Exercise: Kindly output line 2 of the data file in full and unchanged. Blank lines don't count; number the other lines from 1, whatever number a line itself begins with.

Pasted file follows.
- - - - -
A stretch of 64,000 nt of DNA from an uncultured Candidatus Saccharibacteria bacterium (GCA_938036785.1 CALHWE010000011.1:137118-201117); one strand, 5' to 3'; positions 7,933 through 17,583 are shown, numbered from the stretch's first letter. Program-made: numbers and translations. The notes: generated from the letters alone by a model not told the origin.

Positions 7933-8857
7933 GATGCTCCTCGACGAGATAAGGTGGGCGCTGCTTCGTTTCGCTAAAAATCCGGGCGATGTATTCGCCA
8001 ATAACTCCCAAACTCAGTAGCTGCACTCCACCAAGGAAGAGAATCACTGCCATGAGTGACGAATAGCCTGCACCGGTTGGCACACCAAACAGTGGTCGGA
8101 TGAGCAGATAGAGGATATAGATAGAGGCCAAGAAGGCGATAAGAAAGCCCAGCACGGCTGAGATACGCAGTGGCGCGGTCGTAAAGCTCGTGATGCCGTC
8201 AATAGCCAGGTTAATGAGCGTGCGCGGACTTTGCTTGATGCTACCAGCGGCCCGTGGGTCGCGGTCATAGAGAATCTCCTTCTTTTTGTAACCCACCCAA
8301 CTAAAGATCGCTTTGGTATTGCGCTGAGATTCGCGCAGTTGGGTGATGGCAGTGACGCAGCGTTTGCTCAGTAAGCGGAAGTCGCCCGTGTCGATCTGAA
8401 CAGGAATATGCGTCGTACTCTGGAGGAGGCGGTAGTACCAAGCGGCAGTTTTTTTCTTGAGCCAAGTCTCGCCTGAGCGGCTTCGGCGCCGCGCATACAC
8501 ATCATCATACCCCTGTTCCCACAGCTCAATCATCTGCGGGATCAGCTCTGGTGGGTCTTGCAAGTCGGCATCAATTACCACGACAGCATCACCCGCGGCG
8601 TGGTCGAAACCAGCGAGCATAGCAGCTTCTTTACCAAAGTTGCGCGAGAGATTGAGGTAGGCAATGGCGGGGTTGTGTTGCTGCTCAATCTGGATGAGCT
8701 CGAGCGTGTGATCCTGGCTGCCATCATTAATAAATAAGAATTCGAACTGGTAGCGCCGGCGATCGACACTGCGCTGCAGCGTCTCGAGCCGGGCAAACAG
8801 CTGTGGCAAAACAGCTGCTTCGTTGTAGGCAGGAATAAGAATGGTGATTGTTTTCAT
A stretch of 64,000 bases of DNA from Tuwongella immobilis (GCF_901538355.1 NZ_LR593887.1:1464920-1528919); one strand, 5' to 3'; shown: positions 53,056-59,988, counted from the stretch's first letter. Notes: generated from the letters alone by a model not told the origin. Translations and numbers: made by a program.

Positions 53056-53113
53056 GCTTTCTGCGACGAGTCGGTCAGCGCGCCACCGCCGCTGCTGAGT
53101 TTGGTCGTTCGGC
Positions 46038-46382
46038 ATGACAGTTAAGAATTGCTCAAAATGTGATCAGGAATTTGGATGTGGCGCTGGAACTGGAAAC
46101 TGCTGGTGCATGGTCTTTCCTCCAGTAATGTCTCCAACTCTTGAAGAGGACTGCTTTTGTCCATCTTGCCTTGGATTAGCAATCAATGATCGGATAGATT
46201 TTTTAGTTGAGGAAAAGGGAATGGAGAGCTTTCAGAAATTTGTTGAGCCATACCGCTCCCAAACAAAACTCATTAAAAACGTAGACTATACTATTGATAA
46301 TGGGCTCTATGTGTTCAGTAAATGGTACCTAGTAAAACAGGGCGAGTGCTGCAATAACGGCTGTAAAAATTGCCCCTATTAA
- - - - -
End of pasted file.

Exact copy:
Positions 7933-8857